geomagnetic field


Also found in: Medical, Acronyms.

geomagnetic field

[¦jē·ō·mag¦ned·ik ′fēld]
(geophysics)
The earth's magnetic field.
References in periodicals archive ?
Geomagnetic field control of 14C production over the last 80 ky; implication for the radiocarbon time scale, Geophysical Research Letters 18: 1885-8.
In their study, the scientists found that the "drift" of the geomagnetic field correlated with which route the salmon chose.
It is derived from measurements made at a number of stations world-wide of the variation of the geomagnetic field due to currents flowing in the earth's ionosphere and, to a lesser extent, in the earth's magnetosphere" (Northwest Research Associates, n.
can be changed under the influence of the geomagnetic field (GMF).
Summarised results of the archaeomagnetic investigation of geomagnetic field variation for the last 8,000 years in southeastern Europe, Geophysical Journal of the Royal Astronomical Society 61: 57-64.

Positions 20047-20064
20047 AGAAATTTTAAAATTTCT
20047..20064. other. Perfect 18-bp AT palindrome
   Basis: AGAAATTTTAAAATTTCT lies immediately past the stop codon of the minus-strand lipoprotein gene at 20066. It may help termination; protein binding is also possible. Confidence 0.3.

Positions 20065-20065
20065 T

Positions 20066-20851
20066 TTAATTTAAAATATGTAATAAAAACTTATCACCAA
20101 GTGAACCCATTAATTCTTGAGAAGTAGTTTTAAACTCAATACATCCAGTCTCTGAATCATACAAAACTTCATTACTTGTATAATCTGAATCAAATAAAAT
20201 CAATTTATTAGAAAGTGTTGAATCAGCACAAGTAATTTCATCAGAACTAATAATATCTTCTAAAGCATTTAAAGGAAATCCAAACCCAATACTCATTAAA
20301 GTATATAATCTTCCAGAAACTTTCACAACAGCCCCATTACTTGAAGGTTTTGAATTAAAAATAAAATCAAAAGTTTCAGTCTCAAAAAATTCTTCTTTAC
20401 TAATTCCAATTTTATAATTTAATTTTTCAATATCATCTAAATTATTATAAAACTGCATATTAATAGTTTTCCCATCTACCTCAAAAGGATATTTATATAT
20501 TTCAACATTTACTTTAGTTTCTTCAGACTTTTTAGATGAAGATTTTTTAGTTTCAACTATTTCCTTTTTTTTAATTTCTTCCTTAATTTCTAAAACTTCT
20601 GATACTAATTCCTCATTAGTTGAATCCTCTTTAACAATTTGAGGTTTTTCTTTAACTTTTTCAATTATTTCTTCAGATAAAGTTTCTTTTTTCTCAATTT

The scientific objective of the mission is to proceed with the most complete study ever of the geomagnetic field and its evolution over the years.
gradients and ionospheric scintillations) - reproduce small-scale effects such as TIDs or depletions and other disturbances - understand better the effects of geomagnetic storms in the ionosphere - adapt to changes in geomagnetic field and solar cycle - improve prediction and forecasting capabilities for ionospheric effects - understand the effects of such effects on GNSS systems Extensive measurements over solar maximum will be carried out during the MONITOR activity under the GNSS Evolutions Programme and other experiments from external organisations.
For the study, Dickman and his colleague Le-Qing Wu placed 7 pigeons in a pitch-black room and used a 3D coil system to cancel out the planet's natural geomagnetic field and generate a tunable, artificial magnetic field inside the room.
It seems that the Bz tilted southwards for some time when the interplanetary magnetic field interacted with the geomagnetic field.
However, this replication shows the lowest payout rate exactly at the time of the full moon, which Radin explained with increased geomagnetic field values at this time (Radin, 1997, p.
Unknown Factors In Chronobiology", presented by Professor Alexander Dubrov, provides an analysis of data published in the papers of leading chronobiologists and biosymmentrists, demonstrating that the variations of the geomagnetic field and tide-forming forces of the Moon and Sun provide the basis for the homeostasis in living beings.